Dutch historian Jacques Presser used the term “egodocuments” to describe a range of autobiographical materials, including diaries, memoirs, and wills— the stuff we have been calling “life writing”—to signal its distance from earlier notions of what constituted autobiography. “Egodocument” sounded awkward to me, its echo of psychological “ego” presence distracting. More forcefully than Rudolf Dekker’s rather conservative though scholarly introduction, however, this collection of essays demonstrates the flexibility of the term. The material the scholars represented here discuss is less diverse than the range of photographs, paintings, film, and written texts many academics are examining in their exploration of subjectivity, identity, community, and history. “Egodocuments,” however, make a strong showing. Dekker’s explicit aim is to make Presser’s term more accepted, arguing that in addition to wide acceptance in the Netherlands, it is being adopted in Germany and France. His definition of the term follows Philippe Lejeune’s “pacte autobiographique,” but concedes that the decision to call a text an egodocument “may vary from reader to reader.” Dekker’s wish to expand the category of writings and texts that can be considered autobiographical may seem unadventurous to North American and English life-writing theorists. However, his brief account of the Dutch and German devolution of autobiographical studies is informative and engaging. The individual essays comprise the strength of this collection: nine pieces, ranging from a study of “Jewish Ethical Wills as Egodocuments” examining documents from the late twelfth century, to “Online Diaries and Websites on Egodocuments,” which offers an annotated list of relevant sites of both personal journals and scholarly sources. Usually, in a gathering of essays, it’s common to find uneven quality. Here, each essay is forcefully argued. Each is firmly embedded in its historical context, and balances its analysis of particular documents with its scholarly context and social surroundings in place. The first essay, “Food for Thought: Hieronymous Wolf Grapples with the Scholarly Habitus,” by Gadi Algazi, in a personable, witty tone analyzes the ethical freight Wolf attaches to his carefully noted habits of eating and drinking. Early modern scholars will find this and other essays here of interest: “The Diary of David Beck (1624),” by Jerome Blaak, emphasizes the importance of egodocuments to the study of the history of reading in that period; and Carolyn Chappell Lougee brings that period and the late eighteenth century together in “Emigration and Memory: After 1685 and After 1789.” Chappell Lougee takes on the huge questions of history, memory, and nation Reviews 467 in her treatment of memoirs, using various kinds of egodocuments to support her analysis of Huguenots who fled France in 1685, and those who fled the revolution in 1789. In “The Limitation of Family Tradition in the Barrier Between Public and Private,” which considers a parallel diary and almanac written by Karoline von Hessen-Darmstadt in multiple volumes between 1762 and 1772, Helga Meise argues that the “almanac” is a form of egodocument beginning in 1585. Meise details striking differences between the two documents as Hessen-Darmstadt’s fortunes waver in France, Russia, Germany, and Prussia. In “Besides Benjamin Franklin: Autobiography in America, 1750–1800,” Stephen Carl Arch offers an account of three unknown autobiographies that present voices “elided by” critical tradition dominated by scholars of Rousseau and Franklin. Autobiographies of a working class white man, an African American freed slave, and an independent white woman suggest, argues Arch, “something of the ferment that the discourse of selfhood stimulated in the late eighteenth century in America.” Michael Mascuch, in “John Wesley, Superstar: Periodicity, Celebrity, and the Sensibility of Methodist Society in Wesley’s Journal (1740–1791),” challenges the dismissal of the literary and historical value of Wesley’s journals. While this essay may be of more interest to historians of the period and person than to auto/biography scholars, it raises nice questions about the construction of the celebrity—certainly a timely question for watchers of “I’m a Celebrity, Get Me Out of Here.” “Autobiography and Family Memory in the Nineteenth Century,” by Arianne Baggerman, tracks the collection of family archives and materials that she and her colleague Gerard Schulte Norholt have undertaken in the Netherlands. This short (eleven pages) essay is fascinating, showing the behavior of families from generation to generation when faced with the documents meant to guide, inform, or inspire them. Some take on the task of adding to the archive for the next generation, others censor materials pitilessly. Baggerman concludes that scholars should perhaps be asking not “why people wrote egodocuments in the past . . . but why they did not throw them away.” Gerard Schulte Norholt’s “Online Diaries and Websites on Egodocuments” is less an essay than a compilation of sites, and as such is terrifically useful. His sites include Philippe Lejeune’s diary, a “donttellmama” journal, and academic and scholarly collections of egodocuments, conferences, and journals (including Biography). This list, in itself, makes the collection worth having. Almost all the essays in this volume fall far from my own area of study, yet the quality of scholarship and clarity and liveliness of the writing held my interest. Moreover, I have found using the term “egodocument” increasingly convenient. I expect Dekker’s aim to find greater acceptance of it will succeed.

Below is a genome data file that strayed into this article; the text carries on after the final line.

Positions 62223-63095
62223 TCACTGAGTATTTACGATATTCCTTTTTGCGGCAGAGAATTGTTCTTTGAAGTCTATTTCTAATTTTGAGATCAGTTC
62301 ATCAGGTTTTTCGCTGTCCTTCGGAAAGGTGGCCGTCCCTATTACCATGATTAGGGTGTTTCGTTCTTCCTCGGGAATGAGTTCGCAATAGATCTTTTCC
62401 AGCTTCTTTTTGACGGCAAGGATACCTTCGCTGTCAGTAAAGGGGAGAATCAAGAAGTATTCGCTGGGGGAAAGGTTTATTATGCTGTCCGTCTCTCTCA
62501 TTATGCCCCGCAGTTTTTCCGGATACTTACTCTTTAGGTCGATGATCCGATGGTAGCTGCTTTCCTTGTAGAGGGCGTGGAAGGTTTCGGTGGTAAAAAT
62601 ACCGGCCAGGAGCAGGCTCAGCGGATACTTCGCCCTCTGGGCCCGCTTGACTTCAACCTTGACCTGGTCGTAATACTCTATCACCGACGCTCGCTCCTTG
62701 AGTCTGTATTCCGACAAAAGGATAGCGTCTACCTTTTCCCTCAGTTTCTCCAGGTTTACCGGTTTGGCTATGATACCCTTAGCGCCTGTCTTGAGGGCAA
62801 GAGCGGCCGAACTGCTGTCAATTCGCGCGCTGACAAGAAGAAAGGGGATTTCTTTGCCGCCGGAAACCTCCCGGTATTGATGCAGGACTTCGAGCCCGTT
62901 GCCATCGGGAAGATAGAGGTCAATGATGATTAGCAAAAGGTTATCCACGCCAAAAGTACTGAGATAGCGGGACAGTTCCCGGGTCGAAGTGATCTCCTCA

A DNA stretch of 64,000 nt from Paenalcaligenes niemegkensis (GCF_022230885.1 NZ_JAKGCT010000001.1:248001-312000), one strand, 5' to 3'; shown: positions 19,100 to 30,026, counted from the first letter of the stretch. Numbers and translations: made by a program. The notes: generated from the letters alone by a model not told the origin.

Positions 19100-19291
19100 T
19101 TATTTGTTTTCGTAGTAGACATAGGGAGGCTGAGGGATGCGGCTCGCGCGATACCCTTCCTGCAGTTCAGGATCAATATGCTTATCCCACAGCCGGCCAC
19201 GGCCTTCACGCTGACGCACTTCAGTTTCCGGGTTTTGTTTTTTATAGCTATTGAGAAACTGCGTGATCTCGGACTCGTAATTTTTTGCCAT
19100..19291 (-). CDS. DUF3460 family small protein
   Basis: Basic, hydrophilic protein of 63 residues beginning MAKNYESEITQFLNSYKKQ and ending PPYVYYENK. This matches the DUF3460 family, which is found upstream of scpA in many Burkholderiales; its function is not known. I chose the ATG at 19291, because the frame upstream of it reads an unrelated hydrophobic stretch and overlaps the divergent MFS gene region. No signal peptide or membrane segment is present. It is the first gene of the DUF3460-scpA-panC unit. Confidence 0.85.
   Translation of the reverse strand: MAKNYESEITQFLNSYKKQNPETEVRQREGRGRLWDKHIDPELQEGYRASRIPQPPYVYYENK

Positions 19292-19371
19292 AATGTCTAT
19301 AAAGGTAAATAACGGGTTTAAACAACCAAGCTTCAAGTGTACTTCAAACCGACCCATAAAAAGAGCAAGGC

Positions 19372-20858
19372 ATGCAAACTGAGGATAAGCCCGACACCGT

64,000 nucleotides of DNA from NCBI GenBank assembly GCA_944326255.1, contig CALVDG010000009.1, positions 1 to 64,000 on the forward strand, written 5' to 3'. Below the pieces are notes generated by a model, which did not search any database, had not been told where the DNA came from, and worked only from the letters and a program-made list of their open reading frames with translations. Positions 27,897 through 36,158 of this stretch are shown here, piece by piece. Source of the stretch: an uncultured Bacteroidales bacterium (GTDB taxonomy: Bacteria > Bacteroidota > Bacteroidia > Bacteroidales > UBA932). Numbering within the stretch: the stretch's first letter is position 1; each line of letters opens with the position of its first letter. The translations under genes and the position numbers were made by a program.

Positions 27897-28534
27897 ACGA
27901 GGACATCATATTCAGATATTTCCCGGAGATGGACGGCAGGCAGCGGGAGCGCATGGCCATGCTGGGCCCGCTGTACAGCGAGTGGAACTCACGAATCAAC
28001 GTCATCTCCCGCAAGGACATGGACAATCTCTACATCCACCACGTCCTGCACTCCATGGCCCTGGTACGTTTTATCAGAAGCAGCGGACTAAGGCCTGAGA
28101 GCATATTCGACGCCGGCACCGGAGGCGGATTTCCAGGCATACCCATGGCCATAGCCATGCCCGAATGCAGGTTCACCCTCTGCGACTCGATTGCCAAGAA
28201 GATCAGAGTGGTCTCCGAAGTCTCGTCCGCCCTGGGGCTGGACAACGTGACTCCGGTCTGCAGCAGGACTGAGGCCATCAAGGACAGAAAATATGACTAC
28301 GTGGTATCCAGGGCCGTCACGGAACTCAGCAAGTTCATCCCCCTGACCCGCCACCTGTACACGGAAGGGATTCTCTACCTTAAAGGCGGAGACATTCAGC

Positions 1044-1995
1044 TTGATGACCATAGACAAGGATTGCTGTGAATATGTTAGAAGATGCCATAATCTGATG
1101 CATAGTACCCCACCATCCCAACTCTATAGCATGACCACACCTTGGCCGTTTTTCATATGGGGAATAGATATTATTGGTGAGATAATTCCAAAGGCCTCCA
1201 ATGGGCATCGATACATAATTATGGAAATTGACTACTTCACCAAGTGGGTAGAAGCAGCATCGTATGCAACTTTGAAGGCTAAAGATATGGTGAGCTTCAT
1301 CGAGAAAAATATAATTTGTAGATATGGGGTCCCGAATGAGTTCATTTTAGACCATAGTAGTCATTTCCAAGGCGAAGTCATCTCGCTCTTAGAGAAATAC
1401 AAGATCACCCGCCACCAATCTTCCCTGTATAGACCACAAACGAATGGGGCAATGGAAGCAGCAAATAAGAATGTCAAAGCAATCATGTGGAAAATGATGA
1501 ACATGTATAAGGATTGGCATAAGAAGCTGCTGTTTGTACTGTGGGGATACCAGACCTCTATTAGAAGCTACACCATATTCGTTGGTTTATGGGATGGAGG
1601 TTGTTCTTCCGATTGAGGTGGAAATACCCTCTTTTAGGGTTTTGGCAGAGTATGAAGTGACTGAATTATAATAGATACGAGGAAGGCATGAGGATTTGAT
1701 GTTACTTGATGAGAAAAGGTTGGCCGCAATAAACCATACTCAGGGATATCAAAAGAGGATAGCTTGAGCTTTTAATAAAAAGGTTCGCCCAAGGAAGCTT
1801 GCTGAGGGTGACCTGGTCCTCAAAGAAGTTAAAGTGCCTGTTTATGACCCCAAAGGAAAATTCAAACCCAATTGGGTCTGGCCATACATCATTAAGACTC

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Uitgeverij Verloren, Hilversum
Erasmus School of History, Culture and Communication (ESHCC)

Dekker, R. (2002). Egodocuments and history : autobiographical writing in its social context since the Middle Ages. Retrieved from http://hdl.handle.net/1765/17065

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WHEN I WAS ALIVE.PDF Final Version , 3mb